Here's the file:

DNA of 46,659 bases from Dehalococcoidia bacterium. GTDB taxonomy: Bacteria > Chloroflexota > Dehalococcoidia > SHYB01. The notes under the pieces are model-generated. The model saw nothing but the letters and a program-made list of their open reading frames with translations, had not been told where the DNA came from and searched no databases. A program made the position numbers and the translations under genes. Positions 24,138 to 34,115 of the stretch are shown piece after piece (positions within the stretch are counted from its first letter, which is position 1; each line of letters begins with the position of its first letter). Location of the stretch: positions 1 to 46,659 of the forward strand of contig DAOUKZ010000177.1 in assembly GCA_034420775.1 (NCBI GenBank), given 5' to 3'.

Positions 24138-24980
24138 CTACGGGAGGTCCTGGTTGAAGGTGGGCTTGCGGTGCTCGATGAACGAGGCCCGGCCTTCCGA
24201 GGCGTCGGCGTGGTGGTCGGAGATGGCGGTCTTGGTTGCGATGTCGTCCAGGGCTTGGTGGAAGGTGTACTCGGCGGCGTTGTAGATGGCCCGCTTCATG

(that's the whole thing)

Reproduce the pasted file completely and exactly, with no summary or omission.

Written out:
DNA of 46,659 bases from Dehalococcoidia bacterium. GTDB taxonomy: Bacteria > Chloroflexota > Dehalococcoidia > SHYB01. The notes under the pieces are model-generated. The model saw nothing but the letters and a program-made list of their open reading frames with translations, had not been told where the DNA came from and searched no databases. A program made the position numbers and the translations under genes. Positions 24,138 to 34,115 of the stretch are shown piece after piece (positions within the stretch are counted from its first letter, which is position 1; each line of letters begins with the position of its first letter). Location of the stretch: positions 1 to 46,659 of the forward strand of contig DAOUKZ010000177.1 in assembly GCA_034420775.1 (NCBI GenBank), given 5' to 3'.

Positions 24138-24980
24138 CTACGGGAGGTCCTGGTTGAAGGTGGGCTTGCGGTGCTCGATGAACGAGGCCCGGCCTTCCGA
24201 GGCGTCGGCGTGGTGGTCGGAGATGGCGGTCTTGGTTGCGATGTCGTCCAGGGCTTGGTGGAAGGTGTACTCGGCGGCGTTGTAGATGGCCCGCTTCATG